Pack a Great Beach Bag

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A day out at the beach is a relaxing proposition, but it's easy to forget one key thing – sunscreen, water, lotion – that can end up ruining everything and maybe forcing an early retreat. Use this guide to ensure you've got at least all the basics covered before you venture out.

1) Sunscreen

Perhaps the most important item, a good sunscreen of at least SPF 30 should be packed. Be careful to examine the sunscreen labeling closely to ensure it protects against both UVA and UVB rays. An unmarked bottle will generally only protect against UVB. Look specfically for products that contain avobenzone, zinc oxide and mexoryl. Check the expiration date also – sunscreen is required by the FDA to retain it's potency for at least three years, so if there is no expiration date you may want to ask a store clerk if they know how long the bottles have been on the shelves. Chapstick or lip balm should also be considered, as well as an aloe vera gel (available at most any drugstore or supermarket) for application in the event of burns. Be aware also that UV rays penetrate even on cloudy and overcast days.

2) Sunglasses

Sunglasses are a good idea to protect the eyes, which are as sensitive to UV rays and damage as the skin is. In the United States, check the rating to ensure they are up to the ANSI standard. Glasses labeled "special purpose" or "UV 400" are claimed by the manufacturers to block out 99 to 100 percent of UV rays.

3) Baseball cap, or wide brimmed hat

Needless to say a baseball cap needs to be worn forwards to offer any protection. Any sort of wide-brimmed floppy hat is also helpful and they can usually be folded and packed easily. I've had good luck finding such hats at military surplus stores, where I got my current one for $2.

4) Beach Towel

Old bedsheets often make for an excellent inexpensive beach towel. Any towel that fits your body is good, retail discount stores often have something on sale for as little as $2 or $3 (I got my beach towel in spring at a Long's Drugstore on clearance for $1). If you're going swimming you might consider a shammy, which usually come in their own little plastic tube, for drying off.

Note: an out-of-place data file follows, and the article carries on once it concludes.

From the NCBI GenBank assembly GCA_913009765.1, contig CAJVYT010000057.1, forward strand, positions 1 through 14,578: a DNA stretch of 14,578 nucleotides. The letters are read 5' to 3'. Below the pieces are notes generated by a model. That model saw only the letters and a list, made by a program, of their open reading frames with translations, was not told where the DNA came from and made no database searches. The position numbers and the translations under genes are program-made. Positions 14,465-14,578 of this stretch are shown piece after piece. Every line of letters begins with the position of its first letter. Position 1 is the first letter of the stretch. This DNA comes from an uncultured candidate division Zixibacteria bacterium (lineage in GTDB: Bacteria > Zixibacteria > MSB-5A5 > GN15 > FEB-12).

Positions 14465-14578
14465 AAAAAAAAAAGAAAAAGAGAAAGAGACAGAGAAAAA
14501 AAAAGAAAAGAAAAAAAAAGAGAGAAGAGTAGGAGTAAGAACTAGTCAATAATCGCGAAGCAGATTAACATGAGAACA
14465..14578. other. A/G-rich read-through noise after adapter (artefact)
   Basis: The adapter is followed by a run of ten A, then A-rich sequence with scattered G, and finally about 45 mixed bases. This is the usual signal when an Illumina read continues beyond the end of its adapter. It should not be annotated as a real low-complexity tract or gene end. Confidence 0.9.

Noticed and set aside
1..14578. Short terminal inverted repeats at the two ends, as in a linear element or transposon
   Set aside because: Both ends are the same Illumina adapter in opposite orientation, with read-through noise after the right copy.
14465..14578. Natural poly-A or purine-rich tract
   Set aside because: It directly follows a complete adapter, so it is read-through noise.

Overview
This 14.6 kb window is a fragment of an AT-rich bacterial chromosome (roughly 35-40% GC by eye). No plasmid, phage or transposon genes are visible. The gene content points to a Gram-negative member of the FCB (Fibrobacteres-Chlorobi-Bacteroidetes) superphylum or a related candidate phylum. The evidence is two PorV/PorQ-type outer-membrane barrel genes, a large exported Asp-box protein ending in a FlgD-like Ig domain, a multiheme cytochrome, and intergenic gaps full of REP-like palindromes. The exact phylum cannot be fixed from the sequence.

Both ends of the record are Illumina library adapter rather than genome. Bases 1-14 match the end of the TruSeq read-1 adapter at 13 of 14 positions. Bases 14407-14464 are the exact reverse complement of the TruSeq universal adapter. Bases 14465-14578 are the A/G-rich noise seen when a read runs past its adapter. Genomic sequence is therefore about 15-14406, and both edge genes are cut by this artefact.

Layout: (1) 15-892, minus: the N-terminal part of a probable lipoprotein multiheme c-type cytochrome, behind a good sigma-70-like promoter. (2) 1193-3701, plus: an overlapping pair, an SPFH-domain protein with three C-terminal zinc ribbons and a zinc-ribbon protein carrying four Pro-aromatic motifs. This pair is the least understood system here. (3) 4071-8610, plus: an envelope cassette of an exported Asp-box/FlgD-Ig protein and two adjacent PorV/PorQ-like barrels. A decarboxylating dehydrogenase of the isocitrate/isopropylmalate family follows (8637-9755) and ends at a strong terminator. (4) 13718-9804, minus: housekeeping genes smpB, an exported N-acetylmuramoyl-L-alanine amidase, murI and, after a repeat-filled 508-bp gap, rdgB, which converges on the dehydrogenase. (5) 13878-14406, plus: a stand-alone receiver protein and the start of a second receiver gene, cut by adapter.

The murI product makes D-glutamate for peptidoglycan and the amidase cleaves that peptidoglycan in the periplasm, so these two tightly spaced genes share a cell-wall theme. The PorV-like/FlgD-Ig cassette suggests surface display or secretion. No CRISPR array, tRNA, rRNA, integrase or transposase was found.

5) Water

Don't forget to grab some adequate drinking water as the beach may not have facilities. You can just grab a plastic bottle at the store, but one of the things I like to bring is a Bota Bag (also sold as Spanish wineskin) which when full doubles effectively as a pillow.

6) Extra clothes

It's good to have some light protective clothes on hand in case you get burned or things cool off suddenly, or if you're going home late after the sun sets. "Breakaway" workout pants (also called athletic pants or track pants) are a nice lightweight choice along with perhaps a long-sleeved t-shirt and/or a windbreaker. Just remember that cotton doesn't offer particularly good sun protection.

7) Snacks/food

Should go without saying, but a lot of beaches are remote and don't necessarily have facilities nearby to get food and drinks, so be sure to check ahead if you're out all day and prepare accordingly

8) A good book!

Patronize your local library and check something out, use this opportunity to improve your mind a bit while you enjoy the weather!

9) Sandals or flipflops

So you don't get sand all in your shoes yet have some protection from sharp stones, shells, discarded heroin needles, medical waste, etc.

10) Folding/telescoping beach chair

Not a necessity, but something interesting to consider is a folding or telescoping beach chair. Many of these are small and light and now strap on like a backpack for easy carrying. I've seen these commonly at sporting goods stores, drugstores and retail stores in the spring and summertime.

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